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Texas Legislative Round-Up

  • September 1, 2011

The 82nd session of the Texas legislature resulted in several new laws affecting employers. We summarize the more noteworthy legislation in this article. All laws are effective September 1, 2011, unless otherwise noted. 

Employee Transportation and Storage of Firearms and Ammunition on Employer Parking Areas

Referred to by some as a “safe commuter bill,” Texas Senate Bill 321 prohibits most public and private employers from preventing employees who otherwise lawfully possess a firearm or ammunition from transporting or storing those items in a locked, privately owned motor vehicle in employer-provided parking areas.  Employers can still prohibit employees from carrying a concealed handgun elsewhere on their premises, and the law does not alter the personal liability of an individual who causes harm to another through the use of a firearm or ammunition.
Employers have protections against liability resulting from their compliance with the new law.  For example, employers cannot be held liable in a civil action for personal injury, death, property damage, or any other damages resulting from or arising out of an occurrence involving a firearm or ammunition that they must now allow on their property, except in cases of gross negligence.  Nor will employers be deemed to have provided an unsafe workplace if they allow the storage of guns and ammunition in accordance with the new law.  Employers do not have to “patrol, inspect, or secure” their parking areas or employee motor vehicles to “investigate, confirm, or determine” whether employees lawfully possess firearms or ammunition.
The law contains some exceptions.  For example, an employee cannot store a firearm or ammunition in a company-owned vehicle used by the employee in the course and scope of employment, unless the employee must use or store such firearm or ammunition as part of the employee’s job.  The law does not apply to school districts, an open-enrolled charter school (as defined by Section 5.001 of the Education Code), a private school (as defined by Section 22.081 of the Education Code), property owned or controlled by a person (other than the employer) that is subject to a valid, unexpired oil, gas or other mineral lease that contains a provision prohibiting the possession or firearms on the property, or specified properties owned or leased by chemical manufacturers or oil and gas refiners.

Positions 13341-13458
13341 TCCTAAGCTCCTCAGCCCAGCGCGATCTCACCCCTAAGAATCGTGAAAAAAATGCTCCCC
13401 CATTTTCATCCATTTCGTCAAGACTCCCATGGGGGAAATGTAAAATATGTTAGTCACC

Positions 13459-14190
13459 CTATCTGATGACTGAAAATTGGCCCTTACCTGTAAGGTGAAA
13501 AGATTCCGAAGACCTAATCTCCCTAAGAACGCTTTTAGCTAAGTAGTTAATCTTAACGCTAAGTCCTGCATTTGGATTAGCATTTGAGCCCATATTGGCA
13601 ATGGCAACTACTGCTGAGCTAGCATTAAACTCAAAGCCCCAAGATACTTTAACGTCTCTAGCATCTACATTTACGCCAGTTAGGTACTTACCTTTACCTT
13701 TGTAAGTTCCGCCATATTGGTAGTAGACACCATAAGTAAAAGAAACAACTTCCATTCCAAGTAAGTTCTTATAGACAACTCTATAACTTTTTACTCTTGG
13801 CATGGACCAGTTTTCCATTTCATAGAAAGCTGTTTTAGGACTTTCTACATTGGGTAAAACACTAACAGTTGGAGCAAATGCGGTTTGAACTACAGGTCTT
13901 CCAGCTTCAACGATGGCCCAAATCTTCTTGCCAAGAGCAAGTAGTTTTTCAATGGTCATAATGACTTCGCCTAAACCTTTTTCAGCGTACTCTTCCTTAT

The legislation does not specify the penalty for an employer who violates this law.  Nonetheless, employers should review their policies and practices to ensure consistency with the new law, which will be codified in Chapter 52 of the Texas Labor Code, subchapter G, and which also amends Section 411.203 of the Texas Government Code.  The full text of the legislation can be found at:

Safe Harbor for Employee Misclassification under Texas Unemployment Compensation Act

The Texas Unemployment Compensation Act (found at Texas Labor Code Title 4, Subtitle A, ch. 201 et seq.) requires employers to pay contributions to the state’s unemployment compensation fund, which is assessed based on wages paid to employees.  This contribution is not required for services received from independent contractors whose “performance of the service has been and will continue to be free from control or direction . . . .”  Tex. Labor Code § 201.041.  Under current law, the Texas Workforce Commission’s determination that an employee has been misclassified as an independent contractor results in the employer owing not only all unpaid contributions, but also penalties and interest.  Tex. Labor Code § 213.021 et seq.  An employer also may be subject to criminal penalties for willful violations.  Tex. Labor Code § 214.004-7. 

Recently enacted Texas House Bill 2579 provides employers with a safe harbor from penalties and interest if they have reasonably relied on either (1) a determination by the Texas Workforce Commission involving the employer or (2) a ruling from a Texas court, finding that the service provided was not employment.  The ruling or determination must not have been reversed or otherwise invalidated, and the nature of the employer’s business and service must be “substantially unchanged” since the issuance of the original ruling or determination, as determined by the Commission.  The full text of the bill can be found at

Employment Protection for State Military